- if you choose to go with using it still for now on Ubuntu, simply disable the telemetry data collection in Ubuntu to better meet your expectations/use-case.
- this is a discussion not a support case since Cloudron is not broken nor having any issues. Cloudron does not require Ubuntu telemetry be enabled in order to work. Also, it is always up for discussion on how much of an impact the concern you raised impacts people and everyone is going to have a differing opinion on it as to how it will impact them. Just because you may greatly care about one thing doesn’t mean others will care as much as you do nor even care at all.
- gathering telemetry (whether at the OS level or application level) does not automatically equate to “spying”, it all depends on how that data is being used and what benefits may come from it, IMO. And this is my point, others will agree with this and others will disagree. That’s why it’s a discussion.
@will I understand what you are saying - having it enabled by default is likely not for spying. ubuntu is open source - so it's difficult to put that kind of function in without at least ONE person seeing it there. I'd also like to point out that all though other linux distro may not have it enabled by default, they also have the option to use a phone home system like ubuntu. Also, MOTD doesn't send have of your info over the public internet, it just looks for updates and news.
Not to mention the fact that cloudron itself also phones home so even if you put it on CentOS, BSD, or other - the resulting "Privacy" issues you have will STILL be there. Even though the collected information is not identifying and it doesnt hold sensitive information, you still choose to have an issue with it (and as such is your right - if you are worried about a piece of software doing something you don't like, change it by forking it, or move to something else.)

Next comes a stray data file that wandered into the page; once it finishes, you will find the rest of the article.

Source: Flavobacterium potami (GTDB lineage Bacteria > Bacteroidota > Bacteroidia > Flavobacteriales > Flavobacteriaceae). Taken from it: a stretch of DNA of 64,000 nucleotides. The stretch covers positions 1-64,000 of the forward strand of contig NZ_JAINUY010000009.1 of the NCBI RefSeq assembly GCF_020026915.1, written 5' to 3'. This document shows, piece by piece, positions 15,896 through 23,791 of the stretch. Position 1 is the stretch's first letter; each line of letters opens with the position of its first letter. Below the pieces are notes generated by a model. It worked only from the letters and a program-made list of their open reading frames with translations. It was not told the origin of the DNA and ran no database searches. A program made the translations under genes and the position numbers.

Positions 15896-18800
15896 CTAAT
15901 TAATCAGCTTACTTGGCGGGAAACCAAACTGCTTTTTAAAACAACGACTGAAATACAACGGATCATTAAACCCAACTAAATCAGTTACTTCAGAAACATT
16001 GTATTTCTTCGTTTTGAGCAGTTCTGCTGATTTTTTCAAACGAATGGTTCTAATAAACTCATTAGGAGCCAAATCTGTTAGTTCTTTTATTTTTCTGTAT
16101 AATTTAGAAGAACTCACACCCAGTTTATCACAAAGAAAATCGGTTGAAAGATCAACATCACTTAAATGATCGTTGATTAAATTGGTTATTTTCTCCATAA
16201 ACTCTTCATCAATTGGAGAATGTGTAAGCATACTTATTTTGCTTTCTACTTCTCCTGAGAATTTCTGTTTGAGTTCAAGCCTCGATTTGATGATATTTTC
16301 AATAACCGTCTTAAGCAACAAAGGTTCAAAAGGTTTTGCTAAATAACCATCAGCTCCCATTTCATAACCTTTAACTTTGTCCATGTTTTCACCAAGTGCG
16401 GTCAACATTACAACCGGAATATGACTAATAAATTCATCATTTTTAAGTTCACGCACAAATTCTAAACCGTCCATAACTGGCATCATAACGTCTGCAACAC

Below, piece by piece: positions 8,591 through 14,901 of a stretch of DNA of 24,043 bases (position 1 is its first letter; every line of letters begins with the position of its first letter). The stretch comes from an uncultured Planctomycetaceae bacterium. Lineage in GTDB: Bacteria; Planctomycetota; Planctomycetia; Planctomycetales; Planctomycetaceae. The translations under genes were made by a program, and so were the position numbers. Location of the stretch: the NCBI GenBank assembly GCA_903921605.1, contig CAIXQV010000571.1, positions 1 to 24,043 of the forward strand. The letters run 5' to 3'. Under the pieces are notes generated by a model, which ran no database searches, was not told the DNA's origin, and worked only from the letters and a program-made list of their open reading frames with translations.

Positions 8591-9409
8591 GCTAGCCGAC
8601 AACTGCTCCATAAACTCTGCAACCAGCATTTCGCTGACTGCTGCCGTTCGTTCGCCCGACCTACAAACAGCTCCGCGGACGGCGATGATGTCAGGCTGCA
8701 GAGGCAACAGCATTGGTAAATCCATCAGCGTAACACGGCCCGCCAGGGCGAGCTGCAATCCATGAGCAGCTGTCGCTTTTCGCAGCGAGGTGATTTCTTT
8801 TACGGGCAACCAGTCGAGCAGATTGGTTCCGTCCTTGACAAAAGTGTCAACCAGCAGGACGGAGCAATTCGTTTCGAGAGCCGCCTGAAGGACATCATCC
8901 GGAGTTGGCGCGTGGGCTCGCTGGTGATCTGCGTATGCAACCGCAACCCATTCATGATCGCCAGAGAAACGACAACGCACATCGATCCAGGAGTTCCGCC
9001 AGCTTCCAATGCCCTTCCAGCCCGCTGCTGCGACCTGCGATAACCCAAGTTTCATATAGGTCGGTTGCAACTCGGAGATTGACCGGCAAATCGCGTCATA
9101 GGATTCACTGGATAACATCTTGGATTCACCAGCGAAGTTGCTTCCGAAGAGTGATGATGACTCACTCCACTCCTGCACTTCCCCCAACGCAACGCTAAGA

As for @d19dotca - Debian is the base ubuntu was based off of, it might not actually require much work (mainly some package names change tbh, that may or may not be a repetitive task to change), having a small team would make it difficult in the long run to support so I agree with that.
d19dotca last edited by
@murgero You're right, it'd likely be less of a burden if moving just to Debian. My comment however was made explicitly stating CentOS as the target OS rather than Debian (that would be my preference only as I'm more experienced with it, but Debian works too).
For what it's worth, my Cloudron is installed on an Ubuntu Xenial box (16.04) from Scaleway and it does not have this "feature" enabled. Someone on the HN thread mentioned that they believe it was added around 2017, so that makes sense.
I don't imagine the diffs between Debian and Ubuntu being too vast, though given that Debian has a longer release cycle, there may be issues with older versions.
@will, have you tried to install on Debian yet?
Way back when this first came up in 2017, there was a discussion on the issue boards for Ubuntu. This is the response from the PM at Canonical who added the feature including an explanation of how it has been used in the past and how they intend to use it.
It can be disabled entirely by running
sudo sed -i 's/^ENABLED=.*/ENABLED=0/' /etc/default/motd-news(source).
Debian support would be great, but I thought I'd present a bit more information for folks stumbling on this to read up on and make a decision on how they want to manage their server.
@d19dotca you make great points. Thanks for the input.
girish last edited by
Just quickly checked, on DigitalOcean ubuntu images, motd news is disabled by default.
I have pushed a change to disable it by default for the next release of Cloudron as well - https://git.cloudron.io/cloudron/box/commit/c5cd71f9e35d1393f999b0e2d937558778becd80 (thanks @iamthefij)
@girish This is why I love you guys.
girish last edited by